Daniel Yerger left his hybrid Broker-dealer RIA to launch his firm, MY Wealth Planners, and grew revenue by over 164% in the two years since. Here’s how he did it.

“If you’re considering leaving, it’s probably already time to build the plan for transition. Any doubts you have are not material compared to the benefits on the other side.” —Daniel Yerger

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In June 2019, Daniel Yerger realized it was time to start his Registered Investment Adviser firm and leave behind his independent broker-dealer/RIA. He was already having discussions with peers about the virtues of a fee-only practice and was having difficulty rationalizing doing commission-based work. Then during a practice management webinar hosted by his broker-dealer, Daniel shared an article from popular advisor blogger Michael Kitces to get the guru’s take. When the coach couldn’t even pronounce Michael’s name correctly (”Kitscheese?”), he knew it was time to break away.

Five months of planning later, Daniel gave notice to his broker-dealer. Within two months, he and his only employee, an associate planner, successfully moved 100% of their clients to the newly formed RIA. While the transition was a success, he had no idea how much faster his business would grow as an RIA than before - and growth was explosive. Revenue has nearly tripled in less than three years.

“The blue ocean of planning is huge,” says Dan.

Since launching MY Wealth Planners, the firm has been growing at 80-90% per year.

This is a phenomenal growth rate compared to before. The hunger for true fiduciary planners has been enormous.”

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The client growth and increased revenue have been great, but the bonus is that Daniel can work less than before due to better technology and automated workflows. “Tools like digital account opening, automated rebalancing, and even compliance resources available online have saved me a huge amount of time.”


Start planning before starting a new RIA

Whether you’re part of an Independent broker-dealer, like Daniel, or a wirehouse or bank, you often hear all the reasons you shouldn’t start an RIA:

  • It takes $100M or more of AUM even to consider having your firm
  • The compliance burden is too complicated and expensive
  • You’ll spend too much time trying to put together a tech stack

All of this, of course, isn’t surprising considering the source. Starting a Registered Investment Advisor has never been more accessible or affordable (under $10,000 in Daniel’s case).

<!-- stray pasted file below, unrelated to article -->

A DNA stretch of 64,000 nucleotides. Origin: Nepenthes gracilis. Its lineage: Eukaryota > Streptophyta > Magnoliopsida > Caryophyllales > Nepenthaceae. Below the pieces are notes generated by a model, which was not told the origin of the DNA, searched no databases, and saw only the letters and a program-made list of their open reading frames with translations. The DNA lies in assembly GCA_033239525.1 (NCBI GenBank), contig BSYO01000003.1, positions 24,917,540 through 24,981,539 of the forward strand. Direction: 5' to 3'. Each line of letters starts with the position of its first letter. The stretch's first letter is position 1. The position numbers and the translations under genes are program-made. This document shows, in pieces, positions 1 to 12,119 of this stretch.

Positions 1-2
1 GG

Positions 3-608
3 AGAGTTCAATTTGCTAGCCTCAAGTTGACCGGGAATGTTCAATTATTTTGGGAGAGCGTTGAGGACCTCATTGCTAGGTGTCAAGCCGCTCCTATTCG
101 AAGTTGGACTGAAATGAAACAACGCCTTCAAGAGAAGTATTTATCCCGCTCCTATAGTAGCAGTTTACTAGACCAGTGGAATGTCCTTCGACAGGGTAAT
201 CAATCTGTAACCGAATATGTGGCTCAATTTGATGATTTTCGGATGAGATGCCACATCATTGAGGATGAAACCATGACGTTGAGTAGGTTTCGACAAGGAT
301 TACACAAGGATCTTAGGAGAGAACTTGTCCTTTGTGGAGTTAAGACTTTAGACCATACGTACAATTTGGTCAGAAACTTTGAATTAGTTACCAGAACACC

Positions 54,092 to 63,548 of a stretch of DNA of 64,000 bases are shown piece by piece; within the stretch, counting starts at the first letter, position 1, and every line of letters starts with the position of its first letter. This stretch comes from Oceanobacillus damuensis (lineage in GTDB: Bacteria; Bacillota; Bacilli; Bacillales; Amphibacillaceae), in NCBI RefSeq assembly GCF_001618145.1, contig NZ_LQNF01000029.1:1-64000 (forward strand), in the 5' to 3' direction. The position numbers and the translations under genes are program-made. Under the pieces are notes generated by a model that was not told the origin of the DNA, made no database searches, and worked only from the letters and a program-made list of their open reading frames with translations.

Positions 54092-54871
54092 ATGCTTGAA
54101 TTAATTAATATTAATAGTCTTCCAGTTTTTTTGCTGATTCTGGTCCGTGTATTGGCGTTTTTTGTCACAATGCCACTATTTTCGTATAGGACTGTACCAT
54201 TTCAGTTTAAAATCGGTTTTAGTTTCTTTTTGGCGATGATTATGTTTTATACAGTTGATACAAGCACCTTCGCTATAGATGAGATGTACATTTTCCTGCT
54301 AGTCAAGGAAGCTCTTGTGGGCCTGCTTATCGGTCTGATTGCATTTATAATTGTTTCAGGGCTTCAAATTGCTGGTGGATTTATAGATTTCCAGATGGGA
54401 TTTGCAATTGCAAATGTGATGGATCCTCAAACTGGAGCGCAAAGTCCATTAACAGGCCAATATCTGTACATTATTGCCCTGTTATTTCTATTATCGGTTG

Here are a few tips from Daniel to set yourself up for success:


1. Talk to people outside of your current firm.

As Daniel put it, existing RIAs that “have already broken out of prison” are more than willing to share their experiences.


2. Do your due diligence.

Read articles from unbiased sources. Talk to custodians and technology vendors to find the best fit for you and your clients. The freedom to truly build a best-in-class experience for you and your clients is one of the best parts of forming your firm.


3. Look at your economics, and get yourself prepared.

Daniel started tapering off commission-based work well before making his move to RIA. He knew he’d have more profits from day 1.


4. Set client expectations.

Daniel didn’t say he was leaving but started talking more with clients about transitioning to a full fiduciary, fee-only model.


5. Work with a compliance consultant.

It’s possible to do it alone, but Daniel used a consultant to help with all of his document and filing requirements, significantly reducing the time and stress of filing.


6. Do some pre-work to make future account transfers easier.

Moving direct business accounts (such as mutual funds) to ACAT eligible brokerage accounts will save a lot of time after launching your RIA. In Daniel’s case, once he started moving clients, he had 100% of accounts fully transferred within 12 days!


7. If eligible, take broker protocol information with you.

This entitles you to take five items of client information with you to your new firm: 1) client name, 2) client address, 3) client phone number, 4) client email address, and 5) account title of the clients you served. Having this information well organized will make communicating with clients and moving their accounts to your new custodian easier.

Suppose you’re already an independent advisor like Daniel. In that case, you already own your equipment and office space, take care of your payroll and benefits, and have all your office-related vendors in place, such as internet service providers. This will make the move to Registered Investment Advisor especially easy for Independent Broker-Dealer advisors.


Is it worth it to start your own RIA?

“100%, without hesitation”, according to Daniel. “The system you are creating for clients is truly best for them.”

There are reasons an advisor might want to defer the move to RIA, per Daniel, such as if your fee revenue isn’t high enough to sustain your business or personal needs. But other than that, his only wish is he’d have moved sooner. While everyone’s experience is different, we can’t wait to hear your breakaway story.


Are you thinking of starting your Registered Investment Adviser?

If you’re an advisor looking to start your own RIA and have questions about cost, timing, and how to ensure a smooth transition, let us know. Over 1,200 RIAs have used Altruist as their all-in-one custody solution. Our transition experts are happy to share best practices in complete confidence to make your move to true independence as successful as possible.